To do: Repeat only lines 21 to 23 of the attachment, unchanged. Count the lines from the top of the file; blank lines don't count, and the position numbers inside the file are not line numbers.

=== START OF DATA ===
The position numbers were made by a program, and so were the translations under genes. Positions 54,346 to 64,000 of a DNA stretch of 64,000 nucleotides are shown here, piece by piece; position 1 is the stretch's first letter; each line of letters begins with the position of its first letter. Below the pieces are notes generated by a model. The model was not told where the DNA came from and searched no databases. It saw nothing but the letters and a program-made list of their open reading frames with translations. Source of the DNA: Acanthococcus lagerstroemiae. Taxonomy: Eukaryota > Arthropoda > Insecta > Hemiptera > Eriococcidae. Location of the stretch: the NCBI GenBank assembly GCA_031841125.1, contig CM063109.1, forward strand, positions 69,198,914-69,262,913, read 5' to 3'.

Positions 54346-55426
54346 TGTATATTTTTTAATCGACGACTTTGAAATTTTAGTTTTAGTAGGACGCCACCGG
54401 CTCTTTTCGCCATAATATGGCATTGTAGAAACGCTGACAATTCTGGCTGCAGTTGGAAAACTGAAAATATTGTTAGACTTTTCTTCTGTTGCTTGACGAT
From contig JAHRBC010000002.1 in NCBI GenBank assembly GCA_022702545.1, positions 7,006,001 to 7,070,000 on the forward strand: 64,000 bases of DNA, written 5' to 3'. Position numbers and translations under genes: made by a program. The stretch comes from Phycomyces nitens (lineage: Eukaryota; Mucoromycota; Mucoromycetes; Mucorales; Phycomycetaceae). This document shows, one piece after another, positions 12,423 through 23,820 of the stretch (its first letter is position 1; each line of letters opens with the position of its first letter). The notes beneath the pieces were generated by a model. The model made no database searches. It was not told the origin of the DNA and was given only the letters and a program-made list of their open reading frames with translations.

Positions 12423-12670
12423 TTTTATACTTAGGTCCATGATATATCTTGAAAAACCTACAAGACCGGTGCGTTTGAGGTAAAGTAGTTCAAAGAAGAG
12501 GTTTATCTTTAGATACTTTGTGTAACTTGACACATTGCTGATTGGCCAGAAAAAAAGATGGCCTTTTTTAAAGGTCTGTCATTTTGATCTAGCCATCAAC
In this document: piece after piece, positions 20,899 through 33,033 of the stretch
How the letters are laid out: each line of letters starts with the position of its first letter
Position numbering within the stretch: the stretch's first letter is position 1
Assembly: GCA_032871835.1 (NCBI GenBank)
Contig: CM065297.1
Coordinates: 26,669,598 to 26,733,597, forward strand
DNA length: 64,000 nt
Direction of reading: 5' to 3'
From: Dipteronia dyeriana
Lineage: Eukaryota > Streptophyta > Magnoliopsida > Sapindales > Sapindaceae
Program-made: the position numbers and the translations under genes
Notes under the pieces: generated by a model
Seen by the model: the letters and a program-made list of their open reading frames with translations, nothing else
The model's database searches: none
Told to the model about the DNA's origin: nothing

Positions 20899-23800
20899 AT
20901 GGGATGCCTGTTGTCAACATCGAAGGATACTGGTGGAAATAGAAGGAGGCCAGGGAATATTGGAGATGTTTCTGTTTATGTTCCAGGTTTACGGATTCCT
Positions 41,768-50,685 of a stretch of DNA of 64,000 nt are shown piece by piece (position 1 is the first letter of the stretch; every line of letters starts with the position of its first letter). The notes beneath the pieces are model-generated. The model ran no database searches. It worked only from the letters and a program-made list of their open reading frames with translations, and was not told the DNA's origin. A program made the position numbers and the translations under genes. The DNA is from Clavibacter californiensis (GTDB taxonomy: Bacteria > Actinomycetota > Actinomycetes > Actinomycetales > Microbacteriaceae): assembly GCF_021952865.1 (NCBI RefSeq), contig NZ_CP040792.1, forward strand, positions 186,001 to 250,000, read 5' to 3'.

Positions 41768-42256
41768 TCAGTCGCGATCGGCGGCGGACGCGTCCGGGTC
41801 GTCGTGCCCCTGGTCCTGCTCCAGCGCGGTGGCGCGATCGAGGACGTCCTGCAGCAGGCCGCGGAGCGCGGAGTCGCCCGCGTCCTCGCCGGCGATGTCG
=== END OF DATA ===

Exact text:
Seen by the model: the letters and a program-made list of their open reading frames with translations, nothing else
The model's database searches: none
Told to the model about the DNA's origin: nothing